Knowing where you sit within the market provides you with an in-depth understanding on how you compare to competitors with product offerings, pricing and allows you to determine your Unique Selling Points (USP).
It is likely that you are aware of your competitors, but have you analysed their Unique Selling Points (USP) against your own? USP's are the inclusions or differences to your product, that your competitors are not offering or cannot provide.
Examples of USP's can include things such as: cheapest available packages, highest rated, oldest established company, available in other languages, only tour who offers X and so on. You cannot know your own USP's until you have checked it against your competitors. It is a good idea to write down what your company is the best at and then compare it.
Outside of USP's, there are other ways to analyse your competition. Visiting their website or social media pages can give an understanding of their products, and online reviews can show how satisfied their customers were. This information can highlight things you could be doing in order to be as good, if not better, than your competitors. You could also review their flyers or price lists that they promote to customers.
Knowing your competition can help you in a variety of ways, such as:
- Creating products of differentiation to stand out and reach new markets
- Adjusting your pricing in accordance with standards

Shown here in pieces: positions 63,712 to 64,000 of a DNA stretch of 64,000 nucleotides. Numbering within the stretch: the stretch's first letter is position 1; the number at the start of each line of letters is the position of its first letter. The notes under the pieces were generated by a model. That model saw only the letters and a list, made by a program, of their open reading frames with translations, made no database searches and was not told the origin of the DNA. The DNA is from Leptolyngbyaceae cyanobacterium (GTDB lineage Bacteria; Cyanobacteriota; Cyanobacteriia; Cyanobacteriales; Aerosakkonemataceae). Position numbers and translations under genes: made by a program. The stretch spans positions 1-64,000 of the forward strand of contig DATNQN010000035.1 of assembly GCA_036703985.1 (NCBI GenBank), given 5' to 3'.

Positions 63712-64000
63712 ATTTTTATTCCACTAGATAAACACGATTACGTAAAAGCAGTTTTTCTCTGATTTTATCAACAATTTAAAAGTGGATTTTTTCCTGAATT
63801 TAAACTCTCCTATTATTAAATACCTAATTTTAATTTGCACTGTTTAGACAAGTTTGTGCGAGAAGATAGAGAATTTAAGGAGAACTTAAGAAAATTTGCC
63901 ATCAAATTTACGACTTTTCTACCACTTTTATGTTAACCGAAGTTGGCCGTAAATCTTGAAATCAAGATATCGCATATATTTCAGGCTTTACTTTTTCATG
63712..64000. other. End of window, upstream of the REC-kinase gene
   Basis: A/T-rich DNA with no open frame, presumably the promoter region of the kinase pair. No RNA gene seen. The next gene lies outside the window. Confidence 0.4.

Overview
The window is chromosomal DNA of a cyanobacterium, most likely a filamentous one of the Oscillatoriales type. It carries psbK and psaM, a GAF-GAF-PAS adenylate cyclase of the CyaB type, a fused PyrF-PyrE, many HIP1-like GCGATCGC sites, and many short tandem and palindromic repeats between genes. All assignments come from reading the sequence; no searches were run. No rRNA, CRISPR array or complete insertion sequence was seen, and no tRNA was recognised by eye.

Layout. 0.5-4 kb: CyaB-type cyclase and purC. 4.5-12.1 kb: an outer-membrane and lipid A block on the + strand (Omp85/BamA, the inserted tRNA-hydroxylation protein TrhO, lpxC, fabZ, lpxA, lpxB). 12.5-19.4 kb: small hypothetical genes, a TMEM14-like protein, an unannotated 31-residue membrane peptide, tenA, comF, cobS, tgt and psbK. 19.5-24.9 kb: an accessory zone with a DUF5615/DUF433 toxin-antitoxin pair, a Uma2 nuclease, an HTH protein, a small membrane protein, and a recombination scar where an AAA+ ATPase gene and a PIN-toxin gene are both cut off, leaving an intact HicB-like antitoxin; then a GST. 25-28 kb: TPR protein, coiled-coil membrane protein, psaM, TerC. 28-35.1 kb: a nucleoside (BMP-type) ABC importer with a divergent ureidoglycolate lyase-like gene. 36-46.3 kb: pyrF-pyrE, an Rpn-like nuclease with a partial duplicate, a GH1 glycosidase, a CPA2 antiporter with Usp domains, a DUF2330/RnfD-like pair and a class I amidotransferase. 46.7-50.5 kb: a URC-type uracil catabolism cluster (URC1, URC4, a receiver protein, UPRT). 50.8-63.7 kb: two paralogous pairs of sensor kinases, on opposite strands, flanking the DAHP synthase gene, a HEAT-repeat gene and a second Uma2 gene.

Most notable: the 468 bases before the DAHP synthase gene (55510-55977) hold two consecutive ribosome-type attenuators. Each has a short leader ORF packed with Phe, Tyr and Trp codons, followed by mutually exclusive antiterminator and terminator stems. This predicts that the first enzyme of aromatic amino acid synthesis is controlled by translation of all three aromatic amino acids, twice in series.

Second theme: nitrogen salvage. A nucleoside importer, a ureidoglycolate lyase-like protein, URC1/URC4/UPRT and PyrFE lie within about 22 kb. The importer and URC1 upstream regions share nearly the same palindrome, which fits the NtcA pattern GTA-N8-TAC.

- Understanding the journey of your customer who will research all available options before booking
- Knowing where you hold USP's
- Recognising any areas of your business which could be improved
Once you have established your position against the competitors, it is time to recognise your position in the marketplace. Although you might have already developed all the products for your business, it may be necessary to alter some components in accordance with your market position.
Your market position is where your customers value your business to be amongst your competitors. A higher market position may be associated with better quality of services, exclusivity and therefore a higher price. Alternatively, a lower market position might focus on budgeting, providing the core product with less frills. (This might not be such a bad thing, America's discount retail store, Walmart, is worth more than Prada, Gucci, Louis Vuitton and Versace combined!) The point being, they have recognised their market position and used it accordingly to reach their customers.
Market positioning can also involve developing a brand image and persona. This relates to how you communicate with customers and engage with your audience online.
Completing a SWOT Analysis is a great way to understand your market position. The aim of a SWOT is to identify the internal and external pluses and minuses of your own business against competitors. From there, you should attempt to maximise the positive factors and work out a routine to avoid any negative ones.
From the table, you should aim to list a couple of points within each four boxes which highlight different sections to celebrate, improve or be cautious of. Many businesses meet their failure due to inability to recognise upcoming threats, changes or being unprepared against competitors.
This process is especially important to those tours or attractions that have multiple competitors who offer similar experiences. Through analysing your competitors and completing a SWOT analysis, you will soon know exactly what makes your product stand out. This knowledge will arm you when your are questioned from distributors of "what makes your product different to your competitor" and we can guarantee that you will get asked this! You will be able answer with confidence.